Soil soluble organic carbon and nitrogen pools under mono- and mixed species forest ecosystems in subtropical China

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Jiang, Yumei M
Chen, Chengrong R
Liu, Yuanqiu Q
Xu, Zhihong H
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Purpose The objective of the present study was to assess the differences in soil total C and N, microbial biomass C and N, soil soluble organic C and N among eight mono- and mixed species forest ecosystems (18-year-old restoration) in subtropical China. Materials and methods Soil samples were taken at the 0-10 and 10-20-cm depths from each of the eight forest ecosystems: Masson pine (CP1); Pitch pine (CP2); mixed Slash pine and Sweetgum (CBMP1); mixed Slash pine and Camphortree (CBMP2); mixed Masson pine, Sweetgum, and Chinese Gugertree (CBMP3); mixed Sweetgum and Chinese Gugertree (BMP); Chinese Gugertree (BP1); and Sweetgum (BP2). Soil soluble organic C and N pools were measured using hot water and KCl extraction methods. Microbial biomass C (MBC) and N (MBN) were measured by fumigation-extraction method. Soil total C and N were determined using an isotope ratio mass spectrometer. Results and discussion Concentrations of soil soluble organic N (SON) extracted by KCl solution (35.1-116.9 and 11.2-78.2 mg kg-1) were greater than those by hot water (20.7-72.8 and 8.4-30.6 mg kg-1) in the 0-10 and 10-20-cm soils, while concentrations of soluble organic C (SOC) extracted by KCl solution were lower than those extracted by hot water in the 0-10 cm. Soil soluble C and N pools extracted by both hot water and KCl solution and the MBC and MBN were greatest under the broadleaf forest ecosystems, followed by the mixed conifer-broadleaf forest ecosystems, and then the conifer forest ecosystems. Conclusions Different restored forest ecosystems had significant impacts on soil SOC and SON, and MBC and MBN. The broadleaf forest ecosystems could be a better choice for the restoration of red soil chemical and biological prosperities than the conifer-broadleaf forest ecosystem and coniferous forest ecosystems. A further study is necessary to sample over seasons in order to understand whether the significant impacts on soil properties are related to the sample time. In addition, soil microbial community composition and microbial activity should be measured in such studies to understand mechanisms involved in the dynamics of soil SOC and SON pools.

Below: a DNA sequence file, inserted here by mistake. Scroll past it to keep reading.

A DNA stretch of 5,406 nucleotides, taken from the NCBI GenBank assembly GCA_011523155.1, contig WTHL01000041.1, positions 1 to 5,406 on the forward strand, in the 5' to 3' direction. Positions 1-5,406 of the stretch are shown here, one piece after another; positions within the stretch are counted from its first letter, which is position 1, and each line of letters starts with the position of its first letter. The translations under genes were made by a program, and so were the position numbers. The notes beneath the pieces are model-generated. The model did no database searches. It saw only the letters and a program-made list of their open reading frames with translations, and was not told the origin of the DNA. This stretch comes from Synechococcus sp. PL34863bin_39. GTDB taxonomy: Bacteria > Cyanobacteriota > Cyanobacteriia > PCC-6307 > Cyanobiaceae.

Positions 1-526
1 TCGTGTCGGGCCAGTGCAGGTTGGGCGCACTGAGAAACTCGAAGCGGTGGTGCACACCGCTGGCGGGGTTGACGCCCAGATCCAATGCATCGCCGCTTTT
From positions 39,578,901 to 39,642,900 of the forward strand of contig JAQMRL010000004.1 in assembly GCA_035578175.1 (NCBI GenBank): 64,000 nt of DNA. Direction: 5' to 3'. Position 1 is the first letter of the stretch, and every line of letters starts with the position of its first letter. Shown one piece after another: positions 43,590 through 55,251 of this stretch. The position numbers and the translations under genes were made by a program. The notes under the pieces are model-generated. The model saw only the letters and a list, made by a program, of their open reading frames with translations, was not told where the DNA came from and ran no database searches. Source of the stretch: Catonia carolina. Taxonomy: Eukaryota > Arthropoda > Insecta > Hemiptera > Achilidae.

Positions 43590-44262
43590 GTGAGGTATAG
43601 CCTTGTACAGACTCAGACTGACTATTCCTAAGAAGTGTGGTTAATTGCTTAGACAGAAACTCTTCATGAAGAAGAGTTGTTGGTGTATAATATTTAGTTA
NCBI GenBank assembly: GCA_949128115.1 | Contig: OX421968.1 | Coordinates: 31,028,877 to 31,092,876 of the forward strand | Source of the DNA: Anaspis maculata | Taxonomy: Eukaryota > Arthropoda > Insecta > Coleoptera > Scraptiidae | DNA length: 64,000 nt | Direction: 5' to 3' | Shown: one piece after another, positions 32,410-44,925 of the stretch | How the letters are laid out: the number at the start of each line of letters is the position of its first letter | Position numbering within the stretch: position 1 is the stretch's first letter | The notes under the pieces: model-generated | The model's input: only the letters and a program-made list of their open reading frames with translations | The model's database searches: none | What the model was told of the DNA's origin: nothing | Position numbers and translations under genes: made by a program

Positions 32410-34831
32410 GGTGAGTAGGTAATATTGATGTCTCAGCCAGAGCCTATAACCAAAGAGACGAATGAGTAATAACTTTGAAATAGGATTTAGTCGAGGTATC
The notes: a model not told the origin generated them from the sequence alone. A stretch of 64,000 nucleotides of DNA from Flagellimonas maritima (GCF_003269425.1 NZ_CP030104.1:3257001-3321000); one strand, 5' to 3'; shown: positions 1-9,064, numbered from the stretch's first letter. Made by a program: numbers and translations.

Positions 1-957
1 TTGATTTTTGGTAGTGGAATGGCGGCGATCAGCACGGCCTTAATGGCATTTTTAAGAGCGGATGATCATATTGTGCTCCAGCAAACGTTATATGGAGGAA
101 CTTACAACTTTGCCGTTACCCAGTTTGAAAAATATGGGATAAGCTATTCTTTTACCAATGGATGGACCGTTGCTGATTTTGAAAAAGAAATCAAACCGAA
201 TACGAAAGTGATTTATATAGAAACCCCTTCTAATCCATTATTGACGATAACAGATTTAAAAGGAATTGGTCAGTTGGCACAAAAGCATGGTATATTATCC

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Journal of Soils and Sediments

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Earth sciences

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Soil sciences not elsewhere classified

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